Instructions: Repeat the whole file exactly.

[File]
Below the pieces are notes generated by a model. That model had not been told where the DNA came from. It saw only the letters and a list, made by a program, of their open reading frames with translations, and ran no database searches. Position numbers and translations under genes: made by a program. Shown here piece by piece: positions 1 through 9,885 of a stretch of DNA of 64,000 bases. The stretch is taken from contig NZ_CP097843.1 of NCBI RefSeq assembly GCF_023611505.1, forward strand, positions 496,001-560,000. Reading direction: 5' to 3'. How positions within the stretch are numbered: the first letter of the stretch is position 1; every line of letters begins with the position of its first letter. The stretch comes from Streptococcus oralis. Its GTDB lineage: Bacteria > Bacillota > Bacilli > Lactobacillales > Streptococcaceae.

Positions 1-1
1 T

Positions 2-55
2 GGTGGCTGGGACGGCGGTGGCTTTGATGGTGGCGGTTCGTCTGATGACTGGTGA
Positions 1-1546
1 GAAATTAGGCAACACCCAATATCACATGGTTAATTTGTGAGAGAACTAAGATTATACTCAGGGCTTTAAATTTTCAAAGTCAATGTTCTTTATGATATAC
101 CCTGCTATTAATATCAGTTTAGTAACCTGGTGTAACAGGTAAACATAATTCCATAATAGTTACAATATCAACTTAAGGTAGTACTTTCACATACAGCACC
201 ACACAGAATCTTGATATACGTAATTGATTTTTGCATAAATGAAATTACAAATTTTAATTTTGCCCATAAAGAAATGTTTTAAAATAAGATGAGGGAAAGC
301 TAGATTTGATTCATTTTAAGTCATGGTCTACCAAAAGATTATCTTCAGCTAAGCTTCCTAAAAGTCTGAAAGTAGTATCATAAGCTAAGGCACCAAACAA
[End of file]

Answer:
Below the pieces are notes generated by a model. That model had not been told where the DNA came from. It saw only the letters and a list, made by a program, of their open reading frames with translations, and ran no database searches. Position numbers and translations under genes: made by a program. Shown here piece by piece: positions 1 through 9,885 of a stretch of DNA of 64,000 bases. The stretch is taken from contig NZ_CP097843.1 of NCBI RefSeq assembly GCF_023611505.1, forward strand, positions 496,001-560,000. Reading direction: 5' to 3'. How positions within the stretch are numbered: the first letter of the stretch is position 1; every line of letters begins with the position of its first letter. The stretch comes from Streptococcus oralis. Its GTDB lineage: Bacteria > Bacillota > Bacilli > Lactobacillales > Streptococcaceae.

Positions 1-1
1 T

Positions 2-55
2 GGTGGCTGGGACGGCGGTGGCTTTGATGGTGGCGGTTCGTCTGATGACTGGTGA
Positions 1-1546
1 GAAATTAGGCAACACCCAATATCACATGGTTAATTTGTGAGAGAACTAAGATTATACTCAGGGCTTTAAATTTTCAAAGTCAATGTTCTTTATGATATAC
101 CCTGCTATTAATATCAGTTTAGTAACCTGGTGTAACAGGTAAACATAATTCCATAATAGTTACAATATCAACTTAAGGTAGTACTTTCACATACAGCACC
201 ACACAGAATCTTGATATACGTAATTGATTTTTGCATAAATGAAATTACAAATTTTAATTTTGCCCATAAAGAAATGTTTTAAAATAAGATGAGGGAAAGC
301 TAGATTTGATTCATTTTAAGTCATGGTCTACCAAAAGATTATCTTCAGCTAAGCTTCCTAAAAGTCTGAAAGTAGTATCATAAGCTAAGGCACCAAACAA